Geography plays an intimate and largely unacknowledged role in shaping Indian thinking on security, defence and foreign policies. While nearly all scholars and analysts who write about India and its place in the world address disputes and problems emanating from geophysical-spaces-made-political-objects – think of Kashmir, Siachen or the Indus River treaty – and confront resilient spatial images and metaphors – for example, homeland, punyabhumi or infiltrators – remarkably few acknowledge the power of spatial concepts and logics in shaping Indian security discourses. Simply put, India has no explicit geopolitical tradition, yet geography is everywhere in its political thought.
For a characteristic example of the ubiquity of spatial thinking in Indian foreign policy, consider Prime Minister Jawaharlal Nehru, bemoaning the breakdown of relations with China in an informal conversation with President Nasser of Egypt in 1960:
Before the Chinese came to Tibet, we had no trouble…The frontier which was dead for thousands of years has now become alive with armies facing each other…Another peculiar feature of the problem [with China] is that from times immemorial, mountains have formed an intimate part of our culture. The Himalayas, for example, occupy [first] place in the minds and hearts of our people. It is inconceivable that a chunk of Himalaya may cease to be a part of India.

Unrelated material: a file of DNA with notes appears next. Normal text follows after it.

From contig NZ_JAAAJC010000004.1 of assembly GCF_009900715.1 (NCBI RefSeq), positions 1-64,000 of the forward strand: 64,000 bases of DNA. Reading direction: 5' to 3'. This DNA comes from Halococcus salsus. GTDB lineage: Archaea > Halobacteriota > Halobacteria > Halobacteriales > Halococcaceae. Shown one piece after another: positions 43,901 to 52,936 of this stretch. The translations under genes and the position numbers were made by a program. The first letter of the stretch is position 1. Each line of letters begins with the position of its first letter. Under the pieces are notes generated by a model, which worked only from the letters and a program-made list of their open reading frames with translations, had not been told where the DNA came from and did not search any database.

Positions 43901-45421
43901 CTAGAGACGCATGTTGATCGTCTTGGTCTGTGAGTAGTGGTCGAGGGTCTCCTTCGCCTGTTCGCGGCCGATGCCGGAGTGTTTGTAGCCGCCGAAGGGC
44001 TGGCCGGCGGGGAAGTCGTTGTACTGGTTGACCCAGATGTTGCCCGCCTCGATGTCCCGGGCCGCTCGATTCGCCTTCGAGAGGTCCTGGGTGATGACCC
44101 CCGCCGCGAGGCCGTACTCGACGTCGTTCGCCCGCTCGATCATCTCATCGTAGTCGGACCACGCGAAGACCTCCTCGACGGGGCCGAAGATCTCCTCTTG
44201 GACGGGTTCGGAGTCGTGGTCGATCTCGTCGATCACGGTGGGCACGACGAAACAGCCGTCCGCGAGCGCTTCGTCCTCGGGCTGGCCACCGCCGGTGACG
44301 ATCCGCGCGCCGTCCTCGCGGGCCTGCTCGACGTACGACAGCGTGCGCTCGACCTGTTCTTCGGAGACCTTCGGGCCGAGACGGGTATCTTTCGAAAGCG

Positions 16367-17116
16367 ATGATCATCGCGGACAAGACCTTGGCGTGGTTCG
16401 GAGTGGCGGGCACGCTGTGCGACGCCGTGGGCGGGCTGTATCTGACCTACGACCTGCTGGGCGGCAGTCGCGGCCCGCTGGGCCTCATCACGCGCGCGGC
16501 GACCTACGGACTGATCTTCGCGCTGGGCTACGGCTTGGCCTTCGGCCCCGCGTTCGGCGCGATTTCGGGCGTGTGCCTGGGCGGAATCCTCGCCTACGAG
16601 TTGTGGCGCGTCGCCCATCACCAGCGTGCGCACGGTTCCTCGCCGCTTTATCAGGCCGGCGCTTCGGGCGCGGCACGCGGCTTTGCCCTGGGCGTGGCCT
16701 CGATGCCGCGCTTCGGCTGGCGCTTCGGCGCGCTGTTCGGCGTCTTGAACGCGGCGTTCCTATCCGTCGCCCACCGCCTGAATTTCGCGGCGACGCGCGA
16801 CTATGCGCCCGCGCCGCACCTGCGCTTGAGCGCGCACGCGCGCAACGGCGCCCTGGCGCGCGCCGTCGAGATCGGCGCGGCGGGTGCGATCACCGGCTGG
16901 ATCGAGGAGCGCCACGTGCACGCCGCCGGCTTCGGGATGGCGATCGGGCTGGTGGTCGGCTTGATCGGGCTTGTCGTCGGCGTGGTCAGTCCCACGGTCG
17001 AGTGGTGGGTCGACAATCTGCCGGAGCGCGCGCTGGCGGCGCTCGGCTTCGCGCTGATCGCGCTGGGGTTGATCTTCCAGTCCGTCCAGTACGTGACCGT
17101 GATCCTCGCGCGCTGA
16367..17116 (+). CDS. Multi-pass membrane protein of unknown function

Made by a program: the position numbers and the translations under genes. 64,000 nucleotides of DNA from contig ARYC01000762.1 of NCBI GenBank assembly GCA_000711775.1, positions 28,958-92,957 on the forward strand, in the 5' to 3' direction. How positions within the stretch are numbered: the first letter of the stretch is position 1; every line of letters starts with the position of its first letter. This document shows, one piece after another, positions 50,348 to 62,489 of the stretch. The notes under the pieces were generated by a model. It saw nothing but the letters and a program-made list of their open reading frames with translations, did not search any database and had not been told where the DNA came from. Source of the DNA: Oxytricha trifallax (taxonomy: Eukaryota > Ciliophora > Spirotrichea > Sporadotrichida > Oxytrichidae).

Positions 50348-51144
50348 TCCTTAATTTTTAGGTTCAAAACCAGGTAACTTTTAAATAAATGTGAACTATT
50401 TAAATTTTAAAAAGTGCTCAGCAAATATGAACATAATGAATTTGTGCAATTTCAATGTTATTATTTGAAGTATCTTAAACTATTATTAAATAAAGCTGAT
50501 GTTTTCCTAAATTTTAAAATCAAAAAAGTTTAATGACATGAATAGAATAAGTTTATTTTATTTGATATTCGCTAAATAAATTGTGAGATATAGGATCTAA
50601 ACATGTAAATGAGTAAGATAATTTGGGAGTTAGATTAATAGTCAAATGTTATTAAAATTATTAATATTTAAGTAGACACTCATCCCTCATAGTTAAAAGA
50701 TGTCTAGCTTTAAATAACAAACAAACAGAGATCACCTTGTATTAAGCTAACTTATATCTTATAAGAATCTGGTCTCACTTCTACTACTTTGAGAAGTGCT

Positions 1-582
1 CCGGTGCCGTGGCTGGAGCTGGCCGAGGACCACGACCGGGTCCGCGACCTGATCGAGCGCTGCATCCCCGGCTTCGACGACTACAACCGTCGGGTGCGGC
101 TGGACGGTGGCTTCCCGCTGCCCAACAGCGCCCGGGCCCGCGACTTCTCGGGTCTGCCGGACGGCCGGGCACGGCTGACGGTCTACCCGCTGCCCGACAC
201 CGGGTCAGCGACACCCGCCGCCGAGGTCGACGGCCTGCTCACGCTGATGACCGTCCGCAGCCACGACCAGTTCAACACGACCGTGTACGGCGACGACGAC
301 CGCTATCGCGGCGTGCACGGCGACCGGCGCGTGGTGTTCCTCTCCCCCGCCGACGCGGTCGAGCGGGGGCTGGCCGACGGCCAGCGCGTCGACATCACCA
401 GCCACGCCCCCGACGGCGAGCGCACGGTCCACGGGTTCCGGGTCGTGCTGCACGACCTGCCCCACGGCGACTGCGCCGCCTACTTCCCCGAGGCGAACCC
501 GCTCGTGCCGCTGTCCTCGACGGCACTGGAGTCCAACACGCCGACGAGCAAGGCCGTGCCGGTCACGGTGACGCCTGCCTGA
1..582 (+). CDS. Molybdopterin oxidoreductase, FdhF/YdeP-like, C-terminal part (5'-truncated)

This short statement spills over with language joining geography and nation across multiple registers. The physical is made coterminous with the cultural, embodying the nation in the form of a mountain chain. A political geography is animated when the Chinese arrive in Tibet, bringing a ‘dead’ frontier to life and making the Himalayas a living metonym of the Indian nation. For Nehru, the strength of the bond between mountains and the emotions of the Indian people is so strong that losing a ‘chunk’ of the Himalayas becomes an ‘inconceivable’ loss to the Indian nation. Giving up these treasured lands comes to mean the same as giving up a part of the nation: it is beyond imagination. President Nasser could no doubt have reflected similarly on the place of the Nile in shaping the dominant Egyptian self-image.
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